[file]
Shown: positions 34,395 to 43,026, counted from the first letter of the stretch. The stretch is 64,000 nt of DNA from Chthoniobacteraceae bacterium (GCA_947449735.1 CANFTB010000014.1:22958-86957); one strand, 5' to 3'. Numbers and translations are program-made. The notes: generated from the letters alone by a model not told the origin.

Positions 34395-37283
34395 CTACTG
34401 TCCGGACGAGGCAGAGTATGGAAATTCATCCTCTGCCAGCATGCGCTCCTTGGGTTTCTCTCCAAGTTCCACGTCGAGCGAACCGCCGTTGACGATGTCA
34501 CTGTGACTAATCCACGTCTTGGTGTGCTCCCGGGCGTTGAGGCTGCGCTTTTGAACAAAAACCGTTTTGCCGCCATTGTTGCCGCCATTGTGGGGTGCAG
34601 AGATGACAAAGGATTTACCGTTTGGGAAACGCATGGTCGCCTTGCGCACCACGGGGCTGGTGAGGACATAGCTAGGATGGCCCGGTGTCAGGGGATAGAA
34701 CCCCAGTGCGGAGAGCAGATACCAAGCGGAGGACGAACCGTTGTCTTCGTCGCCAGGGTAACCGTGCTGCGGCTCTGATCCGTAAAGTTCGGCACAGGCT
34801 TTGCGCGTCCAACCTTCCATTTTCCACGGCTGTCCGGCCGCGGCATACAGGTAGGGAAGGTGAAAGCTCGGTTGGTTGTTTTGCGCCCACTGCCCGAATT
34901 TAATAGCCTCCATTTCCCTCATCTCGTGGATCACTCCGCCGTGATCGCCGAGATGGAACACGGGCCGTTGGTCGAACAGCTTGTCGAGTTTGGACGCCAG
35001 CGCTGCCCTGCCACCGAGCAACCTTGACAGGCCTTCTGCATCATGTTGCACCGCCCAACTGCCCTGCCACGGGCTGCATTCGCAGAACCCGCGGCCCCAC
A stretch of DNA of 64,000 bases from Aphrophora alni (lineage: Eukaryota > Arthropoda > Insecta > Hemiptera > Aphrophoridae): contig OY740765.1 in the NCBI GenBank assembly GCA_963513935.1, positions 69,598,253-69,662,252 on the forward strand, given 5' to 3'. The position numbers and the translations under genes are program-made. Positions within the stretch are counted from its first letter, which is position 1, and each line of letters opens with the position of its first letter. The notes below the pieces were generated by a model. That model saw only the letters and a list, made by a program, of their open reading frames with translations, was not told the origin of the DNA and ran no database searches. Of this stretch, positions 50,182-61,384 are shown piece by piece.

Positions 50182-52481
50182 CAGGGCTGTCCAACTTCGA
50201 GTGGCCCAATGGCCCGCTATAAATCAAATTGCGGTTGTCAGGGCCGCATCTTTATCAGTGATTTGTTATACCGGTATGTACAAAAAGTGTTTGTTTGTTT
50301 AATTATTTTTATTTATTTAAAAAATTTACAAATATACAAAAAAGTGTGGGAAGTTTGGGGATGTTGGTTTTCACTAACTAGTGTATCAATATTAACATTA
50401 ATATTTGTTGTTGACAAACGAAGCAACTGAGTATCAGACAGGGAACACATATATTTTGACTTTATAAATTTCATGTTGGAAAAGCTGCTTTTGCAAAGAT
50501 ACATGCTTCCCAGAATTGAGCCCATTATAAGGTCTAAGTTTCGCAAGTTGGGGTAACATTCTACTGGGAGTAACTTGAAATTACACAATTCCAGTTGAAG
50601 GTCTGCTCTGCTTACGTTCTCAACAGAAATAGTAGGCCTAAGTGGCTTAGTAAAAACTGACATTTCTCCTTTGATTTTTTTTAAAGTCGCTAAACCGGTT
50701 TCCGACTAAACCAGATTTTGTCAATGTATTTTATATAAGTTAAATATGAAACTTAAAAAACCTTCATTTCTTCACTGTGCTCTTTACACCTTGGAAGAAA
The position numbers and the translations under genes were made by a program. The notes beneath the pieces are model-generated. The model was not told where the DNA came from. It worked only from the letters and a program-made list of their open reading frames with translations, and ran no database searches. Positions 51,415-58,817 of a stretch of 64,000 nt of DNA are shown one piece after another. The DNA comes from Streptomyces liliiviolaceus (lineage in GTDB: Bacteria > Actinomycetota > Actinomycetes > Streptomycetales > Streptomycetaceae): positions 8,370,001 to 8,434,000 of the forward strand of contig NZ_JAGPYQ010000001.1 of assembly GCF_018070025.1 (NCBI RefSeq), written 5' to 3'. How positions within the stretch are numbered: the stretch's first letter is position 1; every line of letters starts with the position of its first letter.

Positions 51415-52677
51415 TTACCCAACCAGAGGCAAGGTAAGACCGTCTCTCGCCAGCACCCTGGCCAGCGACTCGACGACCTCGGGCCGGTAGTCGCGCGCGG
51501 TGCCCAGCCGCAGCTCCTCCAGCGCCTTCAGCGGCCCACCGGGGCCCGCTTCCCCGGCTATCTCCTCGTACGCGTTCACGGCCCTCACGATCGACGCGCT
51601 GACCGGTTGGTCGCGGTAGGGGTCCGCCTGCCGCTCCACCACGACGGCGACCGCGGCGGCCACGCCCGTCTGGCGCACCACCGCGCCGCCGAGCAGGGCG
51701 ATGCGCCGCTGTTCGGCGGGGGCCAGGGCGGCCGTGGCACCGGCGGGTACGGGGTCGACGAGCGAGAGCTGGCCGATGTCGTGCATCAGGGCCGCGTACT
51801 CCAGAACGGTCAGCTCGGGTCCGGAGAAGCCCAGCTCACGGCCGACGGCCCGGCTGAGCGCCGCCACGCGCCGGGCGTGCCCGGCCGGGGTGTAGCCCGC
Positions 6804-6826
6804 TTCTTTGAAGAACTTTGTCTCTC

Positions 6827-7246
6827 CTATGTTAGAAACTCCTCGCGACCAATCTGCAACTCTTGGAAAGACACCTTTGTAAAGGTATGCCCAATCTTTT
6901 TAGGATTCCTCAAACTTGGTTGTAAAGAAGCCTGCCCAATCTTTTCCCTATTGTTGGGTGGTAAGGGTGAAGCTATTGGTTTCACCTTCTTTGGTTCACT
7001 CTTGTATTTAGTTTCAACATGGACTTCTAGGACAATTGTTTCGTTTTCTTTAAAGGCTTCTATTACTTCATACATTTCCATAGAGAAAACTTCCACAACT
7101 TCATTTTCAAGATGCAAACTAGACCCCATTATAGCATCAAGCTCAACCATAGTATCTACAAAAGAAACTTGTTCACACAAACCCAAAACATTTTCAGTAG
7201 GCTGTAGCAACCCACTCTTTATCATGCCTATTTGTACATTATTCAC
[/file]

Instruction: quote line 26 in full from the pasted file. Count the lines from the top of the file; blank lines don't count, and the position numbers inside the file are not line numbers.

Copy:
51801 CCAGAACGGTCAGCTCGGGTCCGGAGAAGCCCAGCTCACGGCCGACGGCCCGGCTGAGCGCCGCCACGCGCCGGGCGTGCCCGGCCGGGGTGTAGCCCGC